Executive Briefings

Retailers Applaud Online Sales Tax Collection in California, Urge Congress to Act Nationwide

Advocates for a level playing field between traditional brick-and-mortar retailers and their online-only competitors are celebrating the implementation of "sales tax fairness" in California. Last week, online-only retailers, such as Amazon.com, began collecting state sales tax in California.

"Modern retailers operate in a competitive environment that requires them to compete on price 24 hours a day both in the store and online. Closing the loophole that has given Amazon and other e-tailers an unfair competitive advantage over brick-and-mortar stores is essential to a free market economy that is void of government picking winners and losers," said RILA President Sandy Kennedy.

"Enactment of e-fairness in California is a big step in the right direction, but we still need Congress to finish the job. Only a comprehensive federal solution will end special treatment for online-only sellers. Congress should follow the bipartisan example set by our nation's governors and close the sales tax loophole by passing the Marketplace Fairness Act in the Senate and the Marketplace Equity Act in the House - both enjoy rare broad bipartisan support.

"A level playing field where every retailer competes on price in a free market is the right prescription for innovation and job growth in the retail sector. Congress can give these job providers a big boost by enacting e-fairness legislation by the end of the year."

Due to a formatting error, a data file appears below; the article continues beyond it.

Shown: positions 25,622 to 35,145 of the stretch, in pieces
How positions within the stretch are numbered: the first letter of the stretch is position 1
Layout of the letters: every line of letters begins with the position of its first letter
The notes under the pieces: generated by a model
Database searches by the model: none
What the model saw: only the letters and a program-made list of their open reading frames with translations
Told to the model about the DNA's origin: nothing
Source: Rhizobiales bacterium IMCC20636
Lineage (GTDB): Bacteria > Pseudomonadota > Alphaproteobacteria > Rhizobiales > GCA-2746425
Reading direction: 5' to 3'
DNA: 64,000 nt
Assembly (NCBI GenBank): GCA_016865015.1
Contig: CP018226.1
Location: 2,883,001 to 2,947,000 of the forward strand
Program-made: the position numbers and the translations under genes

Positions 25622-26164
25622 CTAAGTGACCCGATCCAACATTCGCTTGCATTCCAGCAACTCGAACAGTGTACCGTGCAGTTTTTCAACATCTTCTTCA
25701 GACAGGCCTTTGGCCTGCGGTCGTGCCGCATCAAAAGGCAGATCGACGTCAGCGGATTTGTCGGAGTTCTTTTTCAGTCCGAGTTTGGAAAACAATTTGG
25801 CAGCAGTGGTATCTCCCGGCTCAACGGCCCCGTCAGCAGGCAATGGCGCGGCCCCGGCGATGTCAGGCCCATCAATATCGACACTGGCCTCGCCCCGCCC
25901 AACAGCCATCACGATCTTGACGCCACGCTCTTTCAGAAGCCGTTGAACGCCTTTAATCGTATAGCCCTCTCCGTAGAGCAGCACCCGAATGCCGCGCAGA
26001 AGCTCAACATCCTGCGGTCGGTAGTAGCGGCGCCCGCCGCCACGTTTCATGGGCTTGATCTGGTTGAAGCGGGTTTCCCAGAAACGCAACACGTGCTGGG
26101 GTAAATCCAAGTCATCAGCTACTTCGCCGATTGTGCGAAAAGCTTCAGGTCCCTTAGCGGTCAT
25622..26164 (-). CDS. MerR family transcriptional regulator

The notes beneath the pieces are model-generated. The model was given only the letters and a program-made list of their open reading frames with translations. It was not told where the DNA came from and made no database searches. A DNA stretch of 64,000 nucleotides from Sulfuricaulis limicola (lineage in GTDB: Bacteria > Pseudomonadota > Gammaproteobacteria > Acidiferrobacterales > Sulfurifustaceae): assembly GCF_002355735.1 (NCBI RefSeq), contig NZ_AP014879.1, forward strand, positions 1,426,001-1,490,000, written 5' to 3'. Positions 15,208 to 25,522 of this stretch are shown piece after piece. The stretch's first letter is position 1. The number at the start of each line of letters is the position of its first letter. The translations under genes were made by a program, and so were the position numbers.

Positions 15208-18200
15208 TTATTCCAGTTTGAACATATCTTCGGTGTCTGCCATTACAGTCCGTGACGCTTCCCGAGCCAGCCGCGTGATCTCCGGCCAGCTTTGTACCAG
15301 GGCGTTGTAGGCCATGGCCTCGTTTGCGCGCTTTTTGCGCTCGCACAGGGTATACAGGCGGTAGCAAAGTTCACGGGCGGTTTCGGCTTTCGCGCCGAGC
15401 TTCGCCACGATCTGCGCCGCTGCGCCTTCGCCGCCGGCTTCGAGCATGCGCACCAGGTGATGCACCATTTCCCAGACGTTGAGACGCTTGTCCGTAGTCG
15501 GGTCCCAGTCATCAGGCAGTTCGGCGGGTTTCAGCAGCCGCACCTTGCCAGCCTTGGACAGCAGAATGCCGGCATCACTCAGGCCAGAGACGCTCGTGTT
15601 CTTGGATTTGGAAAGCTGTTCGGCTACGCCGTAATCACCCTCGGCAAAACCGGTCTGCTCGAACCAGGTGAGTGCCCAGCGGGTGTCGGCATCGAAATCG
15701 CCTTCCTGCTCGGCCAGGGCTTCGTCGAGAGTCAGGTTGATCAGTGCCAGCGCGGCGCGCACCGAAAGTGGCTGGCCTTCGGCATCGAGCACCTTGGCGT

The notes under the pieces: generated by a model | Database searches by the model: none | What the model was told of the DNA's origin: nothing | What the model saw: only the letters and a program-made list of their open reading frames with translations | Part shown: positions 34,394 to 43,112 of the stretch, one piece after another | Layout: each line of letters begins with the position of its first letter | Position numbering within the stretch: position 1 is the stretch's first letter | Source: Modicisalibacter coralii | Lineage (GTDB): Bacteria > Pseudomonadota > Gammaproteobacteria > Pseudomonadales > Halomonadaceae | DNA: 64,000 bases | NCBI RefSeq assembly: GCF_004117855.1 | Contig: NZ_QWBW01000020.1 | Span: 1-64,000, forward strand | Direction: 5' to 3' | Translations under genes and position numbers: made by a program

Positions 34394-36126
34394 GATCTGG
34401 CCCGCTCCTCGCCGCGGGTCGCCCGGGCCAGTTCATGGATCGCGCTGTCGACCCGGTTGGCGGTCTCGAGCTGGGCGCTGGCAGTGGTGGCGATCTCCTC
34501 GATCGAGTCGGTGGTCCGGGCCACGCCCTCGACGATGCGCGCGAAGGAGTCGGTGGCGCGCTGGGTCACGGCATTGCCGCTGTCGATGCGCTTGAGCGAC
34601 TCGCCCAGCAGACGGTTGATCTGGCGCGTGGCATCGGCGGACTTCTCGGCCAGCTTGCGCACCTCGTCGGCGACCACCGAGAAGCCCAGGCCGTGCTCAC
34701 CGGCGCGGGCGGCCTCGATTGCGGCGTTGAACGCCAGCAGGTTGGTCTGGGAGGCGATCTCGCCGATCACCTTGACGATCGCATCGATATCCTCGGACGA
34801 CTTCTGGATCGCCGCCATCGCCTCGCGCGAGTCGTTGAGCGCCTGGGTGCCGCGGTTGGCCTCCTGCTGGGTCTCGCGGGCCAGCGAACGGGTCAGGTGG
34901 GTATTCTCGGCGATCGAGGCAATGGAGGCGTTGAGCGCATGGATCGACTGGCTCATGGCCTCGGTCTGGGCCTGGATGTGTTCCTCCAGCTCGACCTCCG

California joins Texas and Pennsylvania this year in requiring Amazon to begin collecting sales taxes; New Jersey and Virginia will require the same next year. Broadly supported bipartisan legislation under consideration in Congress would provide a comprehensive solution and provide states the tools they need to enforce their own sales tax laws, RILA says.

Source: RILA


Keywords: retail supply chain, value chain, supply chain, taxes on e-commerce sales, taxes on internet commerce

"Modern retailers operate in a competitive environment that requires them to compete on price 24 hours a day both in the store and online. Closing the loophole that has given Amazon and other e-tailers an unfair competitive advantage over brick-and-mortar stores is essential to a free market economy that is void of government picking winners and losers," said RILA President Sandy Kennedy.

"Enactment of e-fairness in California is a big step in the right direction, but we still need Congress to finish the job. Only a comprehensive federal solution will end special treatment for online-only sellers. Congress should follow the bipartisan example set by our nation's governors and close the sales tax loophole by passing the Marketplace Fairness Act in the Senate and the Marketplace Equity Act in the House - both enjoy rare broad bipartisan support.

"A level playing field where every retailer competes on price in a free market is the right prescription for innovation and job growth in the retail sector. Congress can give these job providers a big boost by enacting e-fairness legislation by the end of the year."

California joins Texas and Pennsylvania this year in requiring Amazon to begin collecting sales taxes; New Jersey and Virginia will require the same next year. Broadly supported bipartisan legislation under consideration in Congress would provide a comprehensive solution and provide states the tools they need to enforce their own sales tax laws, RILA says.

Source: RILA


Keywords: retail supply chain, value chain, supply chain, taxes on e-commerce sales, taxes on internet commerce